The living conditions at Wandsworth were what we see all too frequently in older, overcrowded prisons. Cells designed for one prisoner were occupied by two, with poorly screened lavatories and the prisoners confined in them for far too long each day. However, there was an extensive programme of refurbishment underway which, while it would not in itself reduce overcrowding, would at least make living conditions a little more acceptable. The newly refurbished but as yet unoccupied cells that I saw were cleaner and brighter that before, the lavatories had lids and the showers on those landings were a great deal better than the mouldy, leaking and dirty ones elsewhere in the prison. The change in culture to which I have referred also extends to developing an intolerance on the part of both staff and prisoners to dirt and grime. A really powerful signal might be for the staff to deal with the dirty and untidy wing offices that I saw throughout the jail, and to encourage the prisoners to take pride in their surroundings.
In common with many other prisons of this type, prisoners at Wandsworth had far too little time out of their cells. As mentioned above, we found that some 42% were locked in their cells during the working day. This, combined with Ofsted’s finding that the overall effectiveness of learning, skills and work, and the achievement of prisoners engaged in it, was inadequate, made it inevitable that the area of purposeful activity was assessed as ‘poor’. It should also be noted that at the last inspection we made 13 recommendations to improve purposeful activity. On this occasion, we found that none of those recommendations had been achieved. In light of this, it was therefore reassuring to find that there had been some real progress made in the area of rehabilitation and release planning, which we found to be reasonably good. Public protection procedures were generally well managed, and it was good to see that the timeliness of procedures for home detention curfew (HDC) had also recently improved. As with other areas of activity at Wandsworth, there was still a need to use data more effectively. Here, it was to help understand more clearly the effectiveness of what was being done for prisoners prior to their release.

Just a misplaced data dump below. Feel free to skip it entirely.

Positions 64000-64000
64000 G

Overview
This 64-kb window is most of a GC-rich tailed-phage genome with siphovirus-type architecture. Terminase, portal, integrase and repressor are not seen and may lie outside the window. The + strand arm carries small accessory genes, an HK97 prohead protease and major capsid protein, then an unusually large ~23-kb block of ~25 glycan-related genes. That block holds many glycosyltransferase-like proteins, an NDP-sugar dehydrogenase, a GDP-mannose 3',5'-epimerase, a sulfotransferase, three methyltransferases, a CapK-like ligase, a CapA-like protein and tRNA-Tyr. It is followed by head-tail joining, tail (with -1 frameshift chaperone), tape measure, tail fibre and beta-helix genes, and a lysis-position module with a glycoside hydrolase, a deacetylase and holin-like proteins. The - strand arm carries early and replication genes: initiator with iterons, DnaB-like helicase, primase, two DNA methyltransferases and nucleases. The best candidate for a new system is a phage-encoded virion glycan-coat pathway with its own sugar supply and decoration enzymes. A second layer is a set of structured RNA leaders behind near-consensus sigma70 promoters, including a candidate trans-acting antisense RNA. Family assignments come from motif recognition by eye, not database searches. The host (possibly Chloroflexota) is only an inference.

It was quite clear that there was a very real determination on the part of many dedicated staff at Wandsworth to make positive progress at this well-known and important prison. The influx of new staff is a real opportunity, and it is vital that the governor should be fully supported both from within the prison and by Her Majesty’s Prison and Probation Service (HMPPS) more broadly as she embarks on the ‘long journey’ of improvement at the establishment.
Peter Clarke CVO OBE QPM
HM Chief Inspector of Prisons”
To read the full reports, go to the Ministry of Justice site or follow the links below:
- HMP Wandsworth, Report on an unannounced inspection of HMP Wandsworth (26 February–9 March 2018)
- HMP Wandsworth (PDF, 812.97 kB), Report on an unannounced inspection of HMP Wandsworth (23 February – 6 March 2015)
- HMP Wandsworth
- Announced inspection of HMP Wandsworth (13-17 May, 10-14 June 2013)
- HMP Wandsworth
- Unannounced full follow-up inspection of HMP Wandsworth (10 August 2011)
- HMP Wandsworth
- Announced inspection of HMP Wandsworth (1-5 June 2009)